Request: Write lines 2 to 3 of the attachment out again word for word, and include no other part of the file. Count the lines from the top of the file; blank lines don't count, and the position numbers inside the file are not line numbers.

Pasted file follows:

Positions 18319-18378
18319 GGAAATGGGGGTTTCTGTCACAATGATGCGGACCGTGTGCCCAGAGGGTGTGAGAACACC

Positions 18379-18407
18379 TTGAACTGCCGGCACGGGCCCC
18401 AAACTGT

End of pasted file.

18319 GGAAATGGGGGTTTCTGTCACAATGATGCGGACCGTGTGCCCAGAGGGTGTGAGAACACC

Positions 18379-18407